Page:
Last week, Sen. Joe Lieberman (I-CT) told the Connecticut Post that he believed the only “opportunity to achieve significant reform with bipartisan support” was if the public option was “off the table.” “There will be no shot at 60 votes” with a public option, said Lieberman, adding “because I’m not the only one” against it. On MSNBC today, Lieberman claimed that the public option wasn’t “attainable” because “the public doesn’t support it”:
LIEBERMAN: The question is, are people going to continue to fight for elements that are not attainable or are they going to try to find common ground?
MITCHELL: You mean — you mean the public option? You mean the public option is not attainable?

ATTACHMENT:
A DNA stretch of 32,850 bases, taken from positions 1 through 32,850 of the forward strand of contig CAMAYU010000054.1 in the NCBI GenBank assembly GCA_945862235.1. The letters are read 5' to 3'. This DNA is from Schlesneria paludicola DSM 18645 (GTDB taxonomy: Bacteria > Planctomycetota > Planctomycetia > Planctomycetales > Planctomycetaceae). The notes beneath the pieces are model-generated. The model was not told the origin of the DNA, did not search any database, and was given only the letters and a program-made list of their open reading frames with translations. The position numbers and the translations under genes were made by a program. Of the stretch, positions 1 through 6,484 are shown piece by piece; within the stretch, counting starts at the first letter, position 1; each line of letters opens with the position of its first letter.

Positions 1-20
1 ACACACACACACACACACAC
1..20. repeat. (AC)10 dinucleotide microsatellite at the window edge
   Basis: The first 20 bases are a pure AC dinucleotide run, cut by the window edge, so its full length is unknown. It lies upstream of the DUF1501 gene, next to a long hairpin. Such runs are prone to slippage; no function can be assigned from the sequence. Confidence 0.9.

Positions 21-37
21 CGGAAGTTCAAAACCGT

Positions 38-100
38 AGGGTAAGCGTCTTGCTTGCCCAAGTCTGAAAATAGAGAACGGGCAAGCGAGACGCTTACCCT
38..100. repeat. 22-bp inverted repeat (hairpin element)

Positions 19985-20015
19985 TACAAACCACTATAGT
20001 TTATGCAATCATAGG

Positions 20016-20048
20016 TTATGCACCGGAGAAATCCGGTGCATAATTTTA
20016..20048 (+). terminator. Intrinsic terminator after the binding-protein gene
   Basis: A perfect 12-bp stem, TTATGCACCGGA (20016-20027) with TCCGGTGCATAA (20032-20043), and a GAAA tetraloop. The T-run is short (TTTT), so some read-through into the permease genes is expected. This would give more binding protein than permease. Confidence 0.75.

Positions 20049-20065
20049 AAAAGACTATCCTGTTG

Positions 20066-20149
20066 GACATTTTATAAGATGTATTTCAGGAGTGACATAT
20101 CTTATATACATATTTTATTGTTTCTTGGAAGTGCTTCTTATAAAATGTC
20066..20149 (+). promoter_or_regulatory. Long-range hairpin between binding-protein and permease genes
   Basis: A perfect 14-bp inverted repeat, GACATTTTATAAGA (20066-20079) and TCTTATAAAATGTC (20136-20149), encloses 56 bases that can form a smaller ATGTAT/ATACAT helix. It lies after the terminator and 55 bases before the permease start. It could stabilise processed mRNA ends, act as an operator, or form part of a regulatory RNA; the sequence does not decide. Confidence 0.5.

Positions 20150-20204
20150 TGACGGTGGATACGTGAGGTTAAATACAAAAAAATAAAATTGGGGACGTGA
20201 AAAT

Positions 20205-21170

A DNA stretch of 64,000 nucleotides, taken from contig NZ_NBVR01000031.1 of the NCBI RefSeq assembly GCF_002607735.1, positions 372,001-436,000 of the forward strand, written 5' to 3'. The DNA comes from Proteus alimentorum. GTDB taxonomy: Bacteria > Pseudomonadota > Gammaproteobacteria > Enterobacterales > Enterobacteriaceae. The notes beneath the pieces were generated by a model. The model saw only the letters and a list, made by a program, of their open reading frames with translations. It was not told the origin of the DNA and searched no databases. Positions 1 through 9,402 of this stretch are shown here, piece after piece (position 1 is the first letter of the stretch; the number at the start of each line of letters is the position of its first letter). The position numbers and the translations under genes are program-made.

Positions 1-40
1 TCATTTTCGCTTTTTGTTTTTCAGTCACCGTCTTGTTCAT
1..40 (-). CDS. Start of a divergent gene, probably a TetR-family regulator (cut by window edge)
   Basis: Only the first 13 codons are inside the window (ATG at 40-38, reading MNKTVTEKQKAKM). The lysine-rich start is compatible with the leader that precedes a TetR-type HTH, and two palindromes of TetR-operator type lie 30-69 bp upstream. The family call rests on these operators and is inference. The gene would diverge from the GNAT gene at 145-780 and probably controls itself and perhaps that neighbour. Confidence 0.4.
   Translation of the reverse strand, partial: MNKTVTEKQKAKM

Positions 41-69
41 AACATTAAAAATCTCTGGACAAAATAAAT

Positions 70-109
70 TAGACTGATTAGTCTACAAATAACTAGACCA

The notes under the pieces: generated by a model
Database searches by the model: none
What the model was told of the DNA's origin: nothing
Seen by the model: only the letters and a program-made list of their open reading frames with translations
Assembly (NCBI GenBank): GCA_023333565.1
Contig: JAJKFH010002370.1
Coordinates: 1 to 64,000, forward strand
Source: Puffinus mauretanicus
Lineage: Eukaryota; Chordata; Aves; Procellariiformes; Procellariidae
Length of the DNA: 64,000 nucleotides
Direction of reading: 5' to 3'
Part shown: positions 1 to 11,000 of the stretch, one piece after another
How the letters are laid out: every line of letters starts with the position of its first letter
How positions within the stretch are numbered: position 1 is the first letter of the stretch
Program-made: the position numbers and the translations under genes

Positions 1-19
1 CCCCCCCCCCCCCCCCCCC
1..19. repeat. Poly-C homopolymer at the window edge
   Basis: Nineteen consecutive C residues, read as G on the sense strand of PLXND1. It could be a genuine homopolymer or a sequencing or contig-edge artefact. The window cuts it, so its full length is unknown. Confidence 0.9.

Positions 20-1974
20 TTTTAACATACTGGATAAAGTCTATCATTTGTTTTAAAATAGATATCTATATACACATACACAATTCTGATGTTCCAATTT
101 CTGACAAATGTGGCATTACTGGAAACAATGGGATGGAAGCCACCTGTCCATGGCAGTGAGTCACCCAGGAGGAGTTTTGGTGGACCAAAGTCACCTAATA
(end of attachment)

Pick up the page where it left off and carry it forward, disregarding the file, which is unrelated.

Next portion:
LIEBERMAN: I mean — yes, I mean a government-run health insurance plan. The public doesn’t support it. They know that, ultimately, taxpayers will pay for it. They don’t want us to add to the debt. They feel that the existing system, private insurance, Medicare, Medicaid, does pretty well.
Lieberman is wrong when he says that “the public doesn’t support” a public option. In fact, numerous polls have found strong support for such an option, including a recent SurveyUSA study that found 77 percent of Americans feel it is important to have a “choice” between a government-run health care insurance option and private coverage. Andrew Sullivan notes that independents support it 57–33.